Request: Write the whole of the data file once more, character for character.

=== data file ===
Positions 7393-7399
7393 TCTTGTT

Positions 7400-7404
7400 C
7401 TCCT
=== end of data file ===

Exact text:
Positions 7393-7399
7393 TCTTGTT

Positions 7400-7404
7400 C
7401 TCCT